Belarus protests: Your views

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Riot police clash with demonstrators trying to storm the government building in the Belarusian capital, Minsk
Image caption,
At least 10,000 anti-Lukashenko demonstrators gathered in central Minsk on Sunday

Security forces in Belarus have arrested hundreds of people who protested against the result of the country's presidential election.

At least seven presidential candidates were among those detained. Some of them were reportedly beaten by police.

BBC Russian and BBC News website readers have been sending their comments from Belarus:

I was at the protests and saw some people being beaten up. Just before they were arrested, the opposition leaders asked us to protest today at 1800 (local time), but I'm not sure if the protests will continue, people are scared after what happened. So we are monitoring the situation. I wasn't going to vote, but just gave it a go. I went to a voting poll where I don't live and haven't registered. They let me and added my surname in handwriting without asking for my permanent address. I realised this meant that people could go to as many voting polls as they wanted. Vital Voranau, Minsk

Alexander Lukashenko is a great president and I believe he handles the job really well. The opposition is inadequate and it did not stand a chance. Lukashenko is close to his people and they trust him. Nobody in Belarus is apprehensive about tomorrow, and that's all thanks to the president. Ellina, Gomel

What we feel now is dismay and disenchantment. Once again we lost our chance to get rid of Lukashenko. There were even people on wheel-chairs on the square. But we lost not because of the police, not because of slaughter or fear. We lost because our opposition didn't have any plan what to do, any goals to reach. My colleagues at work are silent, they don't want to discuss what happened yesterday, they're just happy with their salaries. It's disgusting, but today the most popular phrase among young Belarusians is "Can't change the power? Change the country". Stas Gorelik, Minsk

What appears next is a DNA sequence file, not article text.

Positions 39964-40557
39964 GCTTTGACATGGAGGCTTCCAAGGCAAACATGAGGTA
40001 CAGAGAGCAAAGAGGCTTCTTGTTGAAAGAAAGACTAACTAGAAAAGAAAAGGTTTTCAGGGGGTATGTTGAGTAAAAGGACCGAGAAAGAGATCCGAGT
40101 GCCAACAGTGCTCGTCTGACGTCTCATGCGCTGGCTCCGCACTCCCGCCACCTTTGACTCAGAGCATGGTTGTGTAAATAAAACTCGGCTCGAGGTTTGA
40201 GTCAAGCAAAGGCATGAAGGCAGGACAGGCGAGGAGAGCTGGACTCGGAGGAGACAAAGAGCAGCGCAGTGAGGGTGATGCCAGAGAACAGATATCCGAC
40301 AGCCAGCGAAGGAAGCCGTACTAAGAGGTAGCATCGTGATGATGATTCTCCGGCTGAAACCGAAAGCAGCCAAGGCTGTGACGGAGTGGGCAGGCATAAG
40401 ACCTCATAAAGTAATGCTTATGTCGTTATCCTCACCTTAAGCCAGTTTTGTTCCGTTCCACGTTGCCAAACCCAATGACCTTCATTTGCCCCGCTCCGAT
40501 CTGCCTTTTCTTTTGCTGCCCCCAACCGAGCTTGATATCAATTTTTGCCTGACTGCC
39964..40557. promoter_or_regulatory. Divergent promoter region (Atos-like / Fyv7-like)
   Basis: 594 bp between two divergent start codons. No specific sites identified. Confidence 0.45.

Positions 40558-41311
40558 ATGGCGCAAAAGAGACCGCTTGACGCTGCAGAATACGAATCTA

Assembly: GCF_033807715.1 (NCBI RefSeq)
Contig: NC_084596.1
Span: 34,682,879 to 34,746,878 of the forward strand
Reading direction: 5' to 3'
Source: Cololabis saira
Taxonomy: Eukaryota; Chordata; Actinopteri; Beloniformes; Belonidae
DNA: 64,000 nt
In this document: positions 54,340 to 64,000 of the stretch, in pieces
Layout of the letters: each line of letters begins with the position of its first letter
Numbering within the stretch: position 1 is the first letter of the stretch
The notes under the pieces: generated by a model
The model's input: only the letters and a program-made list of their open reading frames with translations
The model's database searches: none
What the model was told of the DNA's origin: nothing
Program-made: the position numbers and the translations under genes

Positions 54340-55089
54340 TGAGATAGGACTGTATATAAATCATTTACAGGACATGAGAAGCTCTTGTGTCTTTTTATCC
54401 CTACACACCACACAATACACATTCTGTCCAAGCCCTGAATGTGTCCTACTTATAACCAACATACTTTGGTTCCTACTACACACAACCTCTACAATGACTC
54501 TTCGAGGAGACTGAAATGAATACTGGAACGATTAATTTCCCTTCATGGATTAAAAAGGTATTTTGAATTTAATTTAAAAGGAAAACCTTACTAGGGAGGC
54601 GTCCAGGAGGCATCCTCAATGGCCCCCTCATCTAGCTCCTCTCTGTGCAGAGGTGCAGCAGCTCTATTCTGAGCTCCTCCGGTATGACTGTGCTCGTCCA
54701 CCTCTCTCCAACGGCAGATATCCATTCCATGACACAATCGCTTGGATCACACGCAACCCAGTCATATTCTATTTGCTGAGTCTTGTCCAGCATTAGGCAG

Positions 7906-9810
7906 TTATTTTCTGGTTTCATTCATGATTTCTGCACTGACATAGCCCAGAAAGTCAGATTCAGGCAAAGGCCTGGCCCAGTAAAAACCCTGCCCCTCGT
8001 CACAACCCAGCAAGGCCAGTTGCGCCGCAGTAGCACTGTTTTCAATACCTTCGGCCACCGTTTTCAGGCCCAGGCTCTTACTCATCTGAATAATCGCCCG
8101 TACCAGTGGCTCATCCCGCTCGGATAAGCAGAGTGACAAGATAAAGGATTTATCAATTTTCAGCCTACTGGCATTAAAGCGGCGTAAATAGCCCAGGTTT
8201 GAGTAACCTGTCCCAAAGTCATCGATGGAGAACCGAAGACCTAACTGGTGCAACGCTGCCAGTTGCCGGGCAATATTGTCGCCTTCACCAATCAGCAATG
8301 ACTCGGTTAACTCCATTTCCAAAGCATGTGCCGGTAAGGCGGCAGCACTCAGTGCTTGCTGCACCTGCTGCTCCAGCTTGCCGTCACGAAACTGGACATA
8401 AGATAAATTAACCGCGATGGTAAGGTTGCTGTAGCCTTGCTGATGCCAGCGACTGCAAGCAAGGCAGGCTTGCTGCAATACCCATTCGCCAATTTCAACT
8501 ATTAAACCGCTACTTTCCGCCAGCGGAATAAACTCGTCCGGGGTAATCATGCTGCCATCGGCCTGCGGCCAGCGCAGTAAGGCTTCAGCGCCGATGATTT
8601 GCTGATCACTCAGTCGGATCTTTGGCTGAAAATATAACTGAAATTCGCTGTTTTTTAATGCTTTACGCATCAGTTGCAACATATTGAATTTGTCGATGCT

My parents voted against Lukashenko, but at the exit poll they said they voted for him. Do you know why? Because they were afraid someone might have been taking note of what they said. Lukashenko is not the reason, he is the consequence. I think anyone who comes to power in Belarus would turn into a Lukashenko in a couple of years. Pavel, Bobruysk

Belarus is a country with a high human development index, this is recognised by the UN. Belarusians do understand who is their enemy and who is their friend. They understand whose interests the opposition represents. Whether they do this for money or because of their beliefs, they are just puppets on a string. Aleks, Minsk

Fifty per cent of the residents in my apartment block didn't vote in this election. Neither did many of my friends. People just don't think it is worth going to vote. Anton, Gomel

Lukashenko's know-how is the system that he has built - of obedience and of people waging dirty tricks campaigns against each other. If Lukashenko steps down, this system will collapse, but the people inside the system don't want this to happen. Belarus hasn't had a real election since 1996. The opposition doesn't have a chance of winning, because it hasn't got a true leader, it is divided. It has no real plan for action. Pavel Yurinov, Molodechno

Lukashenko doesn't give a thought for his people. You should see the state of hospitals in Belarus - they cannot afford even most basic things. Natalia, Gomel

Generations change and in five years we will see life differently. Who knows, maybe then we will beat this government led by a single person? Unfortunately, in many cases crisis follows the falling of a dictator. Kiryl Yarash, Minsk

There is an opposition in Belarus. And it's quite a decent opposition. However we haven't got a democracy. The current system has been holding up the country's development by decades. Anna, Gomel

Lukashenko's political longevity is due to his total control of all branches of power, determined by his maniacal thirst for power, lack of moral values and strong charisma. It is also due to the social contract - people in Belarus live quite well and are afraid of losing what they've got. Tuteyshy, Navapolatsk

The reason why Lukashenko has been able to hold on to power for so long is his dictatorial regime. His whims and orders are obeyed by everyone, from teachers to the prime minister. They obey because they are afraid that otherwise they will lose their jobs and ruin their careers. Lukashenko has lost freshness of thinking. He should be replaced. Gennady, Minsk

People in Belarus are victims of Stockholm Syndrome. This is all I can say. Zmicer, Mogilev

I did not vote because since 1994 there have never been true elections and because results were already planned. On Sunday it was impossible to open almost all opposition websites and use Facebook, Twitter and Gmail services. All of them were blocked. Dzmitry Vincheuski, Hrodna